I cried myself to sleep every night. I prayed, “Lord, please just get me through tomorrow, because nothing’s going according to how I thought it was going to go.”

It was very day in, day out. God used that first six months to teach me that I couldn’t put my identity in my career—because, let’s be real, it was not working out.

God helped me learn that there’s a lot more to who I am, and to my purpose in this world, than my job. He helped me realize the worst thing that could happen was that I would get fired from my job—that an employer only has a certain amount of power in your life.

He also taught me to keep leaning on Him every day. The Our Father says, “Give us this day our daily bread.” Not bread for a week, not for a month—give us this day our daily bread. It was very day in, day out, go to work, pray, go home, cry, sleep.

Among this monotony, God brought me a surprise miracle! One day, my boss wanted to meet with me. I thought, “This is it.” But instead of firing me, my boss moved me to the morning show—the number one program—and gave me a camera person every day, which is a big deal.

This made no sense! The spot that I had been moved to, which I currently work in, did not exist before that day. With all of the possibilities I thought could happen—that I could get fired or somehow things could improve—I couldn’t have thought that I could be moved to this position. God literally made that for me. He taught me that sometimes it looks like things are between A and B, but He has a plan C, so don’t limit Him.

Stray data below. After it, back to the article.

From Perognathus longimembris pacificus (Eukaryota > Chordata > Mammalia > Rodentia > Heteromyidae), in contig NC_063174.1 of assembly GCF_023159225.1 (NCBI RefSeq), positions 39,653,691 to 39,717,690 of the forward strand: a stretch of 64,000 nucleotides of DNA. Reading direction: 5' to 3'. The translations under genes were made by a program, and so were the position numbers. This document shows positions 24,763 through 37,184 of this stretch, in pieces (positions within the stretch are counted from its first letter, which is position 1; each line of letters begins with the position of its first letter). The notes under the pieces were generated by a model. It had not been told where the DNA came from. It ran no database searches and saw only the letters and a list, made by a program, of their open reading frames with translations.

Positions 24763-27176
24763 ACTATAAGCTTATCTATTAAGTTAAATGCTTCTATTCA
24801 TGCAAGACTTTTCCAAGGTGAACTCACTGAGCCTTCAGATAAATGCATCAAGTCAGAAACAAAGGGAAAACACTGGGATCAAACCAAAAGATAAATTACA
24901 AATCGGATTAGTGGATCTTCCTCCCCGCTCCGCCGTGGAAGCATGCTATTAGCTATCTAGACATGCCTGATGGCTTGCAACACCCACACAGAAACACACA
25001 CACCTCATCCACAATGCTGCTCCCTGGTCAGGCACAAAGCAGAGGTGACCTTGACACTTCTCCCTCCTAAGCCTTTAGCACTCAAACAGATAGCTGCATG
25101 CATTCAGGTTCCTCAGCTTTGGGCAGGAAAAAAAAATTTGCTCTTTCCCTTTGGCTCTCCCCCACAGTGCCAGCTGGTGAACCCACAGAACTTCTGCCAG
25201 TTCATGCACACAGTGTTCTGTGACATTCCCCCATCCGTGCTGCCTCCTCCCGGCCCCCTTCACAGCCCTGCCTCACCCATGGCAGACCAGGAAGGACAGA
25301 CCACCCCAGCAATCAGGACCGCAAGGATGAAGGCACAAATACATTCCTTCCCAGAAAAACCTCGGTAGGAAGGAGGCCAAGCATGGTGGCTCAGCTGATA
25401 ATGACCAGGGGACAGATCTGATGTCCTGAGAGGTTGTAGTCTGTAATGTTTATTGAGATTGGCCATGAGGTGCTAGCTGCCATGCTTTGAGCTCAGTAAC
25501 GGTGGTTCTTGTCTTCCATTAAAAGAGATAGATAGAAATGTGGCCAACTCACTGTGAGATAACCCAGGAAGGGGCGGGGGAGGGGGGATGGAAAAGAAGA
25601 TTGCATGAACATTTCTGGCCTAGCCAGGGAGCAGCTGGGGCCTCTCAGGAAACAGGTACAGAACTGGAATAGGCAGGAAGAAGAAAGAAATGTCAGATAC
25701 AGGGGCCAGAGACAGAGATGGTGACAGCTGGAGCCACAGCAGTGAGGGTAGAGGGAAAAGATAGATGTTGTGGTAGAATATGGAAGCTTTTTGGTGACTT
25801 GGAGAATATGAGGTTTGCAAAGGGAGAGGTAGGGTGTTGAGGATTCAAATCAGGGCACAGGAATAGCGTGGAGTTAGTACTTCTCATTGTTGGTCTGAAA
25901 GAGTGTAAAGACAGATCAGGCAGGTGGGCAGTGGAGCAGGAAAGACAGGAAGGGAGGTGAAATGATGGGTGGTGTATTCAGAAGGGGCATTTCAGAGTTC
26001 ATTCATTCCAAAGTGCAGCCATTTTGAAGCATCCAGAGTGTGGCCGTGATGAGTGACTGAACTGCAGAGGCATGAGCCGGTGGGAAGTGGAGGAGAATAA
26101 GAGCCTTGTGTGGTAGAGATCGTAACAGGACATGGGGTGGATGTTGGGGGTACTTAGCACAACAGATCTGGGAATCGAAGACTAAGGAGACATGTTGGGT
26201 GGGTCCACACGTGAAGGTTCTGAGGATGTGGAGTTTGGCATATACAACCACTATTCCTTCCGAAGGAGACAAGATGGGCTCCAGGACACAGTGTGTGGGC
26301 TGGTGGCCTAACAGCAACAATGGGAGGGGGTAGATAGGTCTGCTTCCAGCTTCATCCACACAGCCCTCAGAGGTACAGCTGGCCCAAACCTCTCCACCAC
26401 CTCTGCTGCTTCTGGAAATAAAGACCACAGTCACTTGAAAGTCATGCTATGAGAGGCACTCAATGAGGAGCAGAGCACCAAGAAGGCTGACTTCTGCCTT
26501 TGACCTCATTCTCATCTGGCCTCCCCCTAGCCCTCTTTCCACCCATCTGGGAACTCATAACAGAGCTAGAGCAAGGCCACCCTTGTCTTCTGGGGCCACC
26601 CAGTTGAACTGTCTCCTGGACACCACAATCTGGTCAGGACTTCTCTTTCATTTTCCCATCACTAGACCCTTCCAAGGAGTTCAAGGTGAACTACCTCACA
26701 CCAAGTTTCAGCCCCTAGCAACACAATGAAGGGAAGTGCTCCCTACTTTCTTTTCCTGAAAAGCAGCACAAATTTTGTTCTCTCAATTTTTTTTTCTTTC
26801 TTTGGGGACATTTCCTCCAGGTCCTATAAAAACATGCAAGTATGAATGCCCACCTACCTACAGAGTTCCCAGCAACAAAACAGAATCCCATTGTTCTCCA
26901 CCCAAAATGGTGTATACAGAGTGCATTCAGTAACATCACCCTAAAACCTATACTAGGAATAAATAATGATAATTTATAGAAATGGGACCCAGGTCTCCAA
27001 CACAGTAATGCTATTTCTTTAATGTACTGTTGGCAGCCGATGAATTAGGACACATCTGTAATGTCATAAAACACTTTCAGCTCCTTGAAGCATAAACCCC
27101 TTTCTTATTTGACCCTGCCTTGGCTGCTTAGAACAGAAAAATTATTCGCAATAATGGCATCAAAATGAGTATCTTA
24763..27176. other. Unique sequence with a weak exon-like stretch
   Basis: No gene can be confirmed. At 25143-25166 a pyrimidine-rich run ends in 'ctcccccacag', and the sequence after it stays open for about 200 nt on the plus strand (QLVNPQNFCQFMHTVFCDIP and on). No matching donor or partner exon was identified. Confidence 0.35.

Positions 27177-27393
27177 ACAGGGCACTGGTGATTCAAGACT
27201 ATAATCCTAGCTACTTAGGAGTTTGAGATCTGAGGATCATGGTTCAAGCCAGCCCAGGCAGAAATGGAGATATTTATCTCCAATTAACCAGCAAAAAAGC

Once I moved to the show, I tried getting outside myself more—I started doing youth group at church, and I started volunteering at a youth center, and it helped me get outside myself and have purpose beyond my job.

I’ve been doing tiny evangelizing at my job—basically just witnessing day to day by living my life. God has somehow been using that—praise Him! For example, I have a coworker who is a good friend now. One day recently, she said, “Adora, what do you have that I don’t have?” What a gateway to talk about Christ! That was what I had that she didn’t have. That was a clear pathway to talk about prayer and to talk about my relationship with Christ.

I will close with something that has been on my heart a lot—the present moment, using now, now, now. St. Faustina wrote,

“O my God, when I look into the future I am frightened, but why plunge into the future? Only the present moment is precious to me, as the future may never enter my soul at all. It is no longer in my power to change, correct, or add to the past, for neither sages nor prophets could even do that. And so, what the past has embraced I must entrust to you.

“O present moment, you belong to me whole and entire. I desire to use you as best as I can, and although I am weak and small, you grant me the grace of your omnipotence, and so trusting in your mercy, I walk through life like a little child, offering you each day this heart burning with love for your greater glory. Amen.”